Lyft increases service fee for rides as insurance costs rise
Lyft Inc is increasing the service fee its U.S. riders pay directly to the company to cover higher insurance costs, the ride-hailing firm said.
The increase averages less than 50 cents per trip nationally, a Lyft spokesperson said. The company pays for drivers’ insurance when working on its platform.
“Lyft is facing insurance inflation pressures, and we’ve nominally increased service fees to help offset these costs,” the spokesperson said in an emailed statement.
New data from YipitData showed Lyft increased its published service fee for rides in virtually all U.S. markets in the first week of October, including around 150 markets except for New York.
The service fee went up by an average of about 60 cents, implying a 3% increase in the cost of an average ride, and an 18% increase in the service fee, according to YipitData.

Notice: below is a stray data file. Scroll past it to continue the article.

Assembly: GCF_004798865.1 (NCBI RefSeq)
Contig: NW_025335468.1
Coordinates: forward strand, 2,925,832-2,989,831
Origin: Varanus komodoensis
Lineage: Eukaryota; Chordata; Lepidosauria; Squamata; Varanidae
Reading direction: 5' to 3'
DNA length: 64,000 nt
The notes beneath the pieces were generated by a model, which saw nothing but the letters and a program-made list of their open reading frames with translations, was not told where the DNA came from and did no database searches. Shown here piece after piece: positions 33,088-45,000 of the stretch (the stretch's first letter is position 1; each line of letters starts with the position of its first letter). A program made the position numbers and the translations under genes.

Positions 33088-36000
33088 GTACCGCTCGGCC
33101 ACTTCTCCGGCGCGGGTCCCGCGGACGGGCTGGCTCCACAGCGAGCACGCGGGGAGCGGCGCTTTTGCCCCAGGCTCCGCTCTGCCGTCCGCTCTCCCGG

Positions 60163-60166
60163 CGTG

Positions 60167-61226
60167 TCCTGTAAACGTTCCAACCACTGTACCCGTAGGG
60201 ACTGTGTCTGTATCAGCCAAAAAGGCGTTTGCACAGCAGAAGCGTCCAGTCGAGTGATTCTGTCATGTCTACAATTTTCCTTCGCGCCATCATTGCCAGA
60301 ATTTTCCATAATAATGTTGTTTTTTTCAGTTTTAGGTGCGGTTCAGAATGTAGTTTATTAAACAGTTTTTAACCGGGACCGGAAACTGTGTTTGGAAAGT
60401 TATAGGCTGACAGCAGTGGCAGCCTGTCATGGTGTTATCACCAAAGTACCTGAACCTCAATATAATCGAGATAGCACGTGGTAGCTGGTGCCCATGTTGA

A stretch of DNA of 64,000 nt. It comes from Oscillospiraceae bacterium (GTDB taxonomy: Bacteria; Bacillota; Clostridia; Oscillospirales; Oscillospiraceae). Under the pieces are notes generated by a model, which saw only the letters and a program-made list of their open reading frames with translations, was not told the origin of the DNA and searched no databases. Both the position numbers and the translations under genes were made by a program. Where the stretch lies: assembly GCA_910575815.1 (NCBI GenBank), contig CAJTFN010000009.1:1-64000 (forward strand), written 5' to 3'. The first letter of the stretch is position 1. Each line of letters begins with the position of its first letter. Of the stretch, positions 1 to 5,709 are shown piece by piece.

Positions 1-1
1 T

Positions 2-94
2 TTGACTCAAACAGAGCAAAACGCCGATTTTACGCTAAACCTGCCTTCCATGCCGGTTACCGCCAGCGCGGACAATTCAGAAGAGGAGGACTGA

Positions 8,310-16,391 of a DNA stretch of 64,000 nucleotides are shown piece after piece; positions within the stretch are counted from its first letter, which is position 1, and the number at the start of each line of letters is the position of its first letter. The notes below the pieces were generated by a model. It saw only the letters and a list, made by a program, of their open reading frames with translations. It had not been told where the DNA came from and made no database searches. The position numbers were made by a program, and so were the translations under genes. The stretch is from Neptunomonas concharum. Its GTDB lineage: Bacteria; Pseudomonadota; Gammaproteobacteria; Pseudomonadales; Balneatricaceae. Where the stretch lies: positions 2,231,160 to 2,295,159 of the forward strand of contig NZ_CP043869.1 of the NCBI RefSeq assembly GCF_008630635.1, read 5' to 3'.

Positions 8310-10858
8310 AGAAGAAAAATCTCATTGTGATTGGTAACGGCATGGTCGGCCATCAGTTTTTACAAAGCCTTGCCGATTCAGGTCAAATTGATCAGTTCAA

The service fee, which goes directly to Lyft, is an additional fee added per ride that covers certain operating costs and safety measures such as insurance and background checks.
Lyft added a 55-cent surcharge earlier this year that went directly to the driver to help drivers deal with the higher gas prices that have been eating into their earnings. The program was stopped in late September. It now offers up to 7% cash back when drivers pay for gas with a Lyft Direct debit card.
“The price the consumer pays shouldn’t change very much based on these two changes, but it might change the amount Lyft takes as revenue versus the amount the driver takes,” YipitData analysts said.
“Since the fuel surcharge went directly to drivers and the service fee goes directly to the ride-hailing service, it suggests that Lyft would take more of each fare, assuming no changes to the other fare components.”